- Why do you think that is?
- How many (or what percentage) of your clients end up in a trial?
- Why do you think that is?
- Ethically, attorneys are supposed to work for the best interest of their clients. What does that mean to you?
- Ask any other questions that are important to you.
If we are involved in a court case, can a mediated agreement become part of the court’s decision?
Yes. Once you have a final agreement you are both willing to sign, the mediator or one of your attorneys will type it up, you will both sign it, and it will be presented to a judge. The judge will read your agreement and will usually accept it. When the judge authorizes your agreement, it becomes the court’s decision. If one of you breaks the agreement, you can discuss what to do or return to mediation or you can return to court.
What if we do not have minor children, do not own property together and do not have joint debts?
If you do not have minor children, do not own property together, and do not have joint debts, it may be possible for you to handle your case without an attorney. Go to the following for more information:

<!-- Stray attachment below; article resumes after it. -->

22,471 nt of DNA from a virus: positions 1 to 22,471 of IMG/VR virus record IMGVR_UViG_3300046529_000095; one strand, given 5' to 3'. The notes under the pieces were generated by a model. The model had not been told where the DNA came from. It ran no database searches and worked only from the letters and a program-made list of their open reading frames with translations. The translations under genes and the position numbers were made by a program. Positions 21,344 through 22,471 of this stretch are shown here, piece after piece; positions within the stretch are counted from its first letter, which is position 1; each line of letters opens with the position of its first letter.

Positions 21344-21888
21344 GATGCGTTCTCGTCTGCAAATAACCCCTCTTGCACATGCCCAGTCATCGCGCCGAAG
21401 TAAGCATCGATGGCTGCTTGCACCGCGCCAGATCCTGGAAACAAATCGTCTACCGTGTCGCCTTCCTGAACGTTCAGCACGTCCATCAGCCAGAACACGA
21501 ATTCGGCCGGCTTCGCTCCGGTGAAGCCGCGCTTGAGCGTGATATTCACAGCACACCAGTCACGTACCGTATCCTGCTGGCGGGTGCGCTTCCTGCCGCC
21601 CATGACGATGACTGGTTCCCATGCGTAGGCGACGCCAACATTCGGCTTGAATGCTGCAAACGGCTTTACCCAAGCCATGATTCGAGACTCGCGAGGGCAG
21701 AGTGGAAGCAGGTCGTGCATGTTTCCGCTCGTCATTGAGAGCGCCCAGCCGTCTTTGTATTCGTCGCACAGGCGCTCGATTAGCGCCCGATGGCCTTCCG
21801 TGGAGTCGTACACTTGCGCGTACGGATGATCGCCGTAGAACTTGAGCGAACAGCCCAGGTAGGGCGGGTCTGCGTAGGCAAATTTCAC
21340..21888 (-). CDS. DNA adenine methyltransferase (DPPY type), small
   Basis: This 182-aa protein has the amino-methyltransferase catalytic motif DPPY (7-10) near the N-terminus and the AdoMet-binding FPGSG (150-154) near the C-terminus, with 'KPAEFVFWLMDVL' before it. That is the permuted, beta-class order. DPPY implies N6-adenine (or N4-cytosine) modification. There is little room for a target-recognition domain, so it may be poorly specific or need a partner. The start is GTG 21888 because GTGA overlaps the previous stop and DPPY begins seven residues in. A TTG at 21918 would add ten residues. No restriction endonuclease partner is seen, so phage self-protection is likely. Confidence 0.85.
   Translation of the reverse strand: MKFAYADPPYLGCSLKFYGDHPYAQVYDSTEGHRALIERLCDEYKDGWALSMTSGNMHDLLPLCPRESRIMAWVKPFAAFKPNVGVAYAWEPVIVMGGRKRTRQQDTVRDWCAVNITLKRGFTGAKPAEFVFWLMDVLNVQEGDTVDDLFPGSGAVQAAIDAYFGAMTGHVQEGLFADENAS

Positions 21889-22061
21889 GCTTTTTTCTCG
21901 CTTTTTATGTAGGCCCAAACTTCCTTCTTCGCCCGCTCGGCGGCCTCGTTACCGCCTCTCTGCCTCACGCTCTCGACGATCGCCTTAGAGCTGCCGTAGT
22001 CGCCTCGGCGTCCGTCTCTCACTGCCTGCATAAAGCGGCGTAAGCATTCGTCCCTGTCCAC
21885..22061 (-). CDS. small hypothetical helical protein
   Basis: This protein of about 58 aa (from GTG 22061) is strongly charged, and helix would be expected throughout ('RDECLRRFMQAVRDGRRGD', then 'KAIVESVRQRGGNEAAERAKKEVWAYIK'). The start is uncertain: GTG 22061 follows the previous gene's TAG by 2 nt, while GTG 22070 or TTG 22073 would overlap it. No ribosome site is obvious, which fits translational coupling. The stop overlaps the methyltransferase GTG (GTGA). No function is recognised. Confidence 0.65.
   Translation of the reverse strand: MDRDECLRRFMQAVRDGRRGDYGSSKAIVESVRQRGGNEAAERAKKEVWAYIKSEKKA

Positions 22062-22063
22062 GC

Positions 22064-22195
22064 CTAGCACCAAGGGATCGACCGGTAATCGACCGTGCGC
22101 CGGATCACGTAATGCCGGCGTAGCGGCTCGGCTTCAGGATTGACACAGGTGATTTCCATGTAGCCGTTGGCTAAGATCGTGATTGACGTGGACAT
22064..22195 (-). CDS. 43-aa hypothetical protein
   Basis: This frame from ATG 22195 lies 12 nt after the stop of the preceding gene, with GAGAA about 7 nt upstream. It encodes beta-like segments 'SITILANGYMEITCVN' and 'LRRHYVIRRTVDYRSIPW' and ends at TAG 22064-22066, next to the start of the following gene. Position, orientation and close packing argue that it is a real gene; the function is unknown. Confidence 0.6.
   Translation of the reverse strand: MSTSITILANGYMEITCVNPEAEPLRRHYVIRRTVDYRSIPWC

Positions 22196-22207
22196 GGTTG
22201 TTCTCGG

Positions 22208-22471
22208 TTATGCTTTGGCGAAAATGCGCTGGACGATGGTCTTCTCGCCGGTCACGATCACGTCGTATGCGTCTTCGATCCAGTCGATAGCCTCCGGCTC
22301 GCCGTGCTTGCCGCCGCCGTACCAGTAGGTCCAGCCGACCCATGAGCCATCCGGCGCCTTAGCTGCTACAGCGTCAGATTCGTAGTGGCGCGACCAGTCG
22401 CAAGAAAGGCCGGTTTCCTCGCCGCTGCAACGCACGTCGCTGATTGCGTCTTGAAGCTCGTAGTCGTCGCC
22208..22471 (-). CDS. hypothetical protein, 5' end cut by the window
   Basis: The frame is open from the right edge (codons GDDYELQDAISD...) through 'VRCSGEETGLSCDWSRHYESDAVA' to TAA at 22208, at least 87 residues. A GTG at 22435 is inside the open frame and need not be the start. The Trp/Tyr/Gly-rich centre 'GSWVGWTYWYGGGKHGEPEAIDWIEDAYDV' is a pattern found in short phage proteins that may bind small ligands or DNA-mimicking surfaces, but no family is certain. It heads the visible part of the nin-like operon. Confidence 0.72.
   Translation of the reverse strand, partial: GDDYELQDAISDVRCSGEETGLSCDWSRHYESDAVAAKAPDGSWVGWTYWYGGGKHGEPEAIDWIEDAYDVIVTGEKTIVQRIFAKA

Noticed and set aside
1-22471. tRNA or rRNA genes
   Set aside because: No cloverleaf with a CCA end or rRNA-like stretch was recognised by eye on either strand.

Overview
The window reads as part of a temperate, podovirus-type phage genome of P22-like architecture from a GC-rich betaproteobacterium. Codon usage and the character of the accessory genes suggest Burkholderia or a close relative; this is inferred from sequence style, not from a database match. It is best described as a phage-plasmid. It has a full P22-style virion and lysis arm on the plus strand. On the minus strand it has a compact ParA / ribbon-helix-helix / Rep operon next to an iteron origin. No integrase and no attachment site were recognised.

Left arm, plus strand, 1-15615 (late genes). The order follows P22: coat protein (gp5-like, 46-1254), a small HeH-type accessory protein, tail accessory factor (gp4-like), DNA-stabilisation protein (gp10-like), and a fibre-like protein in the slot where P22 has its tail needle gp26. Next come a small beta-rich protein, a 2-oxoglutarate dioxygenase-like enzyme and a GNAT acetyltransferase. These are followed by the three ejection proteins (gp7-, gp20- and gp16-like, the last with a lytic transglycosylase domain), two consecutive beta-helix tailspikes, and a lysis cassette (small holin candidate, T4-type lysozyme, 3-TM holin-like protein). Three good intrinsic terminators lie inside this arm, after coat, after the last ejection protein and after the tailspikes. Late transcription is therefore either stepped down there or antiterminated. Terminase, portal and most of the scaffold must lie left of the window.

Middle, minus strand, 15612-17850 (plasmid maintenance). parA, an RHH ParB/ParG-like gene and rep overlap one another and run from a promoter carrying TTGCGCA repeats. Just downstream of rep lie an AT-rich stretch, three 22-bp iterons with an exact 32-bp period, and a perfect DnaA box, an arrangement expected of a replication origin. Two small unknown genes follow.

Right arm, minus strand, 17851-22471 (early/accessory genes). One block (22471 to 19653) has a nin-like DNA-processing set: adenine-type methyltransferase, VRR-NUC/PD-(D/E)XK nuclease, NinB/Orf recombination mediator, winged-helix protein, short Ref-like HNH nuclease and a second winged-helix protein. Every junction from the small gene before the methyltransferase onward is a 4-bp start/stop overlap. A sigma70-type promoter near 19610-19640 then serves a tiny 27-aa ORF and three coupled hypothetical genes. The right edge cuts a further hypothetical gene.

What are the advantages of mediation?
- Generally high success rate:
- Over 70% of the people reach agreement on some or all issues when mediating divorce or custody cases in this judicial district (the Sixth Judicial District of Iowa).
- Better results: You make the decisions.
- In mediation you can express all your opinions about the issues and what you want.
- You have more control over the outcome – there is only agreement if it is acceptable to both of you.
- Faster, less time-consuming.
- You don’t have to wait for a trial date.
- If you reach an agreement that you both sign, it will be presented to a judge who will read it and can adopt it as the court’s decision.
- You don’t sign the agreement in mediation. You are encouraged to think it over, discuss it with family and friends and your attorney first before signing.
- Often, after talking with others, people come back to mediation to make changes before reaching a final agreement acceptable to both.
- Mediation may be less expensive, especially if you don’t need to go to court.
- If you reach agreement on some issues and go to court for decisions on the rest, your costs for going to court will be probably be lower than if the court made all your decisions.
- Mediation may be less emotionally stressful than going to court.
- You know best what will work for you and what will make a difference in your situation.
- Mediation provides an opportunity to talk together - sometimes there are no other opportunities
- Mediation can result in fewer court hearings in the future.
These advantages are based on research and on what we have observed statistically and anecdotally in this judicial district.